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'A flexible extension': EU's Tusk proposes long Brexit delay but not more than a year

Prime Minister Theresa May met with German Chancellor Merkel and French President Macron today.

European Council President Donald Tusk
European Council President Donald Tusk
Image: Xinhua News Agency/PA Images

EU COUNCIL PRESIDENT Donald Tusk has urged the bloc’s leaders to allow Britain to delay Brexit for up to a year. 

The bloc agreed last month to postpone Brexit day, originally set for 29 March, and set 12 April as the new deadline under certain conditions.

Britain has until Friday to approve the existing withdrawal agreement, to change course and seek a further delay to Brexit, or to crash out of the EU without an agreement.

May has asked the remaining EU countries for another postponement that would extend to 30 June, hoping to secure an alternative deal from the opposition negotiations and Parliament in a matter of weeks.

Other European leaders are expected to respond to the delay request during Wednesday’s summit in Brussels. 

May will head to the EU summit on Wednesday seeking to secure the Brexit extension until 30 June.


Speaking of the 30 June date, Tusk has said the evidence of recent months gave “little reason to believe” divided British lawmakers would ratify a divorce deal by then. 

“This is why I believe we should also discuss an alternative, longer extension,” Tusk wrote in a letter inviting EU leaders to Wednesday’s Brexit summit. 

One possibility would be a flexible extension, which would last only as long as necessary and no longer than one year, as beyond that date we will need to decide unanimously on some key European projects.

Under this so-called “flextension” arrangement, Britain could leave the EU as soon as parliament ratified the withdrawal agreement.

“Importantly, a long extension would provide more certainty and predictability by removing the threat of constantly shifting cliff-edge dates,” Tusk wrote.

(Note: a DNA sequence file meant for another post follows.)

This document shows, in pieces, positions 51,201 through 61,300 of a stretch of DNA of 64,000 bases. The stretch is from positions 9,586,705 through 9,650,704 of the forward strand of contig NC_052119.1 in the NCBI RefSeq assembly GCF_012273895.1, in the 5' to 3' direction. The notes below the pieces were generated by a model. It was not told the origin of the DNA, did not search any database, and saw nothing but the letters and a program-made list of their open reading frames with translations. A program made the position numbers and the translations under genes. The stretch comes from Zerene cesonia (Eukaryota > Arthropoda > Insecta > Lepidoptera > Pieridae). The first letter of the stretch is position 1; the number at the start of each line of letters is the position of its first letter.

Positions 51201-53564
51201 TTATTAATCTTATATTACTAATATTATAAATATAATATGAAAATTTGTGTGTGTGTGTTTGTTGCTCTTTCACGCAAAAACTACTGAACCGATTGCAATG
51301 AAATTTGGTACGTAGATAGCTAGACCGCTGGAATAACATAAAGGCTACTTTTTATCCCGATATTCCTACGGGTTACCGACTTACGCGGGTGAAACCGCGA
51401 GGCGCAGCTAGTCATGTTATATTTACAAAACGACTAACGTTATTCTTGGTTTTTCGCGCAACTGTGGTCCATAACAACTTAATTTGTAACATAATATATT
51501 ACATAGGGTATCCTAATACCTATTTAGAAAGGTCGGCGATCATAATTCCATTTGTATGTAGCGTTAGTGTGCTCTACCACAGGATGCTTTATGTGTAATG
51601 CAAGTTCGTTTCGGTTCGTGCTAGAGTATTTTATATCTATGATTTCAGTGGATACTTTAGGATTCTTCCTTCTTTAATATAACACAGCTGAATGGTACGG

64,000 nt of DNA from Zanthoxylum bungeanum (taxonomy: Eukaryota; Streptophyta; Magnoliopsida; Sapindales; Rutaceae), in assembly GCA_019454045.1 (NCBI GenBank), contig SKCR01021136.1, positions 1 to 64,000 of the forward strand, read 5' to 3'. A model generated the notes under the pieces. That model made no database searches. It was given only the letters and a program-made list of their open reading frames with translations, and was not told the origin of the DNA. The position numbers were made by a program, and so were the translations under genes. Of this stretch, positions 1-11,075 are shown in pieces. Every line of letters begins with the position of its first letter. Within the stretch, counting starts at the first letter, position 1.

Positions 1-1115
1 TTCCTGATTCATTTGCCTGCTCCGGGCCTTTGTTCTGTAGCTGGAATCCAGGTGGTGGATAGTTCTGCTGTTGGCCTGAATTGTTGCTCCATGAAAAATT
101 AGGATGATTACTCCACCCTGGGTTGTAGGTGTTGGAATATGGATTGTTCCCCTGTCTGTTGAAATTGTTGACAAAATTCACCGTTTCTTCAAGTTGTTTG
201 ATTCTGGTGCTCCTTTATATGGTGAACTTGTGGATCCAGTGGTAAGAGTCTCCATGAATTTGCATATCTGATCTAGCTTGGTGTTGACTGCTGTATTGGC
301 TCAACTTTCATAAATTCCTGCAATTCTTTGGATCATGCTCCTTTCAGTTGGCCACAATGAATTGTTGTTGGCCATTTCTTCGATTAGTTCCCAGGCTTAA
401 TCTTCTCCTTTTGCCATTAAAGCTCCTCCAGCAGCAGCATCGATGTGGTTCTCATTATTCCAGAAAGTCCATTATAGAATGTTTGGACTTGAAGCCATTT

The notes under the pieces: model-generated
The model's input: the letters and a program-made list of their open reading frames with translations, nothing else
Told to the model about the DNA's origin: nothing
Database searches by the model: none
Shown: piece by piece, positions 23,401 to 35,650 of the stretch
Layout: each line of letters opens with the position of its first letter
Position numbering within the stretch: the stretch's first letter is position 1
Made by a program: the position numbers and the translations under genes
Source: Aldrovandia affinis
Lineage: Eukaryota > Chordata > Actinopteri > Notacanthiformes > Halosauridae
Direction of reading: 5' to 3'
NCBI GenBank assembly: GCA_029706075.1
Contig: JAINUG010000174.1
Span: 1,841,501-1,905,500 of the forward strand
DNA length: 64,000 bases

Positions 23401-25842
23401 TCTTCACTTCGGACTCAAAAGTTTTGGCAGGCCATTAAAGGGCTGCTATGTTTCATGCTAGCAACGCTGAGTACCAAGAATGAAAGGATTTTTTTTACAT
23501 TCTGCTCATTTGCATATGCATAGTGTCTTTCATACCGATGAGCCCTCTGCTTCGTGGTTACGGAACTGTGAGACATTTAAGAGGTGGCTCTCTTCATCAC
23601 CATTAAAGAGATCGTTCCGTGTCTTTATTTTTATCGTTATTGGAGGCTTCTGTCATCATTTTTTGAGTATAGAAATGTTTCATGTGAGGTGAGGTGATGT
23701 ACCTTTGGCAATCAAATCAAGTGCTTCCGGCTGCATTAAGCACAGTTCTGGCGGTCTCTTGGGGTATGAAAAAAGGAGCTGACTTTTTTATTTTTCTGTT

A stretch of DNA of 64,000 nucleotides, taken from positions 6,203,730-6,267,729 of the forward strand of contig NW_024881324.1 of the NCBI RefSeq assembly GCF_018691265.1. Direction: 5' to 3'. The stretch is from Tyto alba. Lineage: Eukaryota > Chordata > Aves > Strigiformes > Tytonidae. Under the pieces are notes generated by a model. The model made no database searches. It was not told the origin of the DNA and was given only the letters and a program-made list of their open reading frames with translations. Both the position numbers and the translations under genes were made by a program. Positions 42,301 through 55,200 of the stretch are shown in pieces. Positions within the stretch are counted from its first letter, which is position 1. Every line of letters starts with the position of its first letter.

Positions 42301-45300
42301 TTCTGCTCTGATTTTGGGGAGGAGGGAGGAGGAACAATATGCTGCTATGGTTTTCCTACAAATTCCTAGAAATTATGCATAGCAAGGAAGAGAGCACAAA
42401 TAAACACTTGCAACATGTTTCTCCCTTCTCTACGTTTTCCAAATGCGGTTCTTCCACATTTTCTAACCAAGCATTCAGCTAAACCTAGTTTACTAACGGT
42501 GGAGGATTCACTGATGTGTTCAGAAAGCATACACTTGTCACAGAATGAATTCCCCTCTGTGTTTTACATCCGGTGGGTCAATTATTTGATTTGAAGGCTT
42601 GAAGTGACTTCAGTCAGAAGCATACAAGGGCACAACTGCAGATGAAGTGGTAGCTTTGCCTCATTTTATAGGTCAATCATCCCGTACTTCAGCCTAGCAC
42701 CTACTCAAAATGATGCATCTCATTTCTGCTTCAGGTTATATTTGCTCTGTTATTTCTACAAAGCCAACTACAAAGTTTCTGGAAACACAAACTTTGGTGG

Furthermore, in the event of a continued stalemate, such a longer extension would allow the UK to rethink its Brexit strategy.

Berlin and Paris

Today, May made a trip to Berlin and Paris to speak with German Chancellor Angela Merkel and French President Emmanuel Macron about allowing her more time to get her divorce deal approved. 

During her meetings with both Merkel and Macron, leaders discussed the request for an Article 50 extension. 

Brexit Prime Minister Theresa May with French President Emmanuel Macron ahead of Brexit talks on Wednesday Source: Stefan Rousseau via PA Images

Speaking of the meeting with Merkel, a Downing Street spokesperson said: “The Prime Minister outlined the steps the government is taking to bring the Brexit process to a successful conclusion, and updated Chancellor Merkel on the ongoing discussions with the opposition.”

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May also updated Macron on ongoing talks with the opposition Labour party.

The UK government today acknowledged that it will not have secured a Brexit compromise with the Labour party before Wednesday’s summit. 

Senior ministers met with top figures in Jeremy Corbyn’s party today.

“We have had further productive and wide-ranging talks this afternoon, and the parties have agreed to meet again on Thursday once European Council has concluded,” a spokesman said.

“We remain completely committed to delivering on Brexit, with both sides working hard to agreeing a way forward, appreciating the urgency in order to avoid European elections,” they said.

With reporting by © – AFP 2019

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